The ‘Eternal’ Sheng
A tea known for strength it is a tea that is often given by villagers as a kind of tonic while they recover from illness, fever, or dehydration.
Fitting in some ways that we finish the year - and our present subscription model - with a tea and region that has given…and given more throughout our ‘Jalam-time’. While we are calling this genuine high altitude offering, the ‘Eternal’ Sheng, the source region is one we have long returned to in searching for quality and deep notes of strength: Zhang Lang. One of our few genuine high altitude offerings the qualities of the region and in particular the Sheng Puerhs has been something of a joy for us to be able to source and offer up every single year.
Bamboo and tea have long been eternal mates in Asia growing together and feeding one another.
Long flavour notes from the impeccable soils and climactic conditions, careful handling and consistent production have all contributed to making this Zhang Lang (and every single Zhang Lang we’ve offered) a sumptuous example of everything ‘good’ in a Sheng. We’ve thus called this tea our Yǒnghéng (永恒) Sheng, or “Eternal” Sheng.
Jeff in action cooing on about his favourite tea frying ‘pans’ near Menghai.
From the Bulang minority areas this end of year tea has been caked at a small factory outside of Menghai by the Dai people. We’ve heard from people who’ve enjoyed this particular region’s tea in both traditional ceramic ‘gai wan’ and in quality clay vessels. Many have noted that the clay pots have enticed different and slightly softer flavour notes from the leaves.
Though this photo may seem inappropriate, it is very much tea related. In some parts of both China and Japan fish are ‘treated’ with tea to neutralize certain flavours and enhance others.
This ‘Eternal’ Sheng has a wonderful ability to unleash in successive infusions, much variances and it is a leaf offering that continues to give. As with all great offerings, we recommend at least once the joy of taking this tea first thing in the morning on a ‘clean’ palate. Before any meal or brushing of teeth, take a cup and let it sit and drop in temperature and slurp it in with some oxygen and allow it to stay within the mouth. Some malty notes are often detected by sippers as well as some of the traditional mineral strength that will come out with a little more ageing.
Different cultivars add different strengths and adaptability components to a tea as well as flavour notes - though the issue of cultivars remains something less spoken about. Yunnan is known for its big leaf versions.
Our procurer Jeff has long held to the notion that if he had only three teas for the rest of his days to sip at, Zhang Lang would be on that list. Power and distinct vegetal notes continue to pour from this tea and with some careful ageing, the mineral notes are only enhanced.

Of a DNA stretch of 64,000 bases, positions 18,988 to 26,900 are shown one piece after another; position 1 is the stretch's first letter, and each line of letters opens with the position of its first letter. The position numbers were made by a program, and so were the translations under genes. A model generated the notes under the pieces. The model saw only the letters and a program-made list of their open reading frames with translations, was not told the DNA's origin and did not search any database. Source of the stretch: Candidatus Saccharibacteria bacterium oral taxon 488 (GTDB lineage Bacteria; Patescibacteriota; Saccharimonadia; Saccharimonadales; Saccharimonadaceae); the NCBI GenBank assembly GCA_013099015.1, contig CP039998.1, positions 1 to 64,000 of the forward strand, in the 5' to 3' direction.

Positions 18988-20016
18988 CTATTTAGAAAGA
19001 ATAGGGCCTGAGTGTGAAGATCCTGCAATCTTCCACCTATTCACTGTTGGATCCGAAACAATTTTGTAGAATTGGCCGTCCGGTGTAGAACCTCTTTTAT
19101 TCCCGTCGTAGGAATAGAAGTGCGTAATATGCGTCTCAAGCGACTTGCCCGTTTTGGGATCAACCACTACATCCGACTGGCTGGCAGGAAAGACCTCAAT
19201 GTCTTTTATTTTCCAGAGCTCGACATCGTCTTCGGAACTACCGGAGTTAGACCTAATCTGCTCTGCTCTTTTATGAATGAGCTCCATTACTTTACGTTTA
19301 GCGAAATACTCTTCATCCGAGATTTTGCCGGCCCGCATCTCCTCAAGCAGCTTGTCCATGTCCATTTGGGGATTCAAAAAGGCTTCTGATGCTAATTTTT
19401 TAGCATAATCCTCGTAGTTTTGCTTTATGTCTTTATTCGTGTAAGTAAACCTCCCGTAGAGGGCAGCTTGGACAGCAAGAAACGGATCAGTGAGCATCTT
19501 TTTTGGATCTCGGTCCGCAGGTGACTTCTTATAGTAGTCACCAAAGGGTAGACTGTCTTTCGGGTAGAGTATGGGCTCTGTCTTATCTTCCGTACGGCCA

A late Spring harvest of this year (2019), the leaves have already had ample time to ‘soften’. This is very much a tea to sip in the present and it adheres to our principle that Puerhs should be taken fresh with their terroir and inherent strengths intact and not altered with time and environmental influence.
Enjoy this last little leafy tribute of the (western calendar) for this year of 2019.
Play and tinker with infusion times with our “Eternal” Sheng and play with the leaf amounts. This Sheng does not necessarily require a first rinse, though this is always at the discretion of the server and drinker. Our procurer Jeff loves to take old tree Sheng’s first infusions down, particularly when he knows that the teas have been well produced. We encourage sampling in both ceramic and in clay vessels as the flavour notes will variate. A tea of strength and depth that reveals more of its mineral content in successive infusions, this is a great tea for ‘now’.
If this is your first tea cake, here is a step-by-step guide on how to break and prepare a tea cake.
We recommend not less than 6 grams per serving with 8-12 grams being recommended. Shorter infusion times with more leaves are the way in southern Yunnan’s Puerh cultivating regions and we’re in agreement that philosophy. Fully boiled good quality water is highly recommended
Don't be shy to ask me any questions about your tea leaves or anything related at firstname.lastname@example.org. You have my ears and I will get back in touch with you.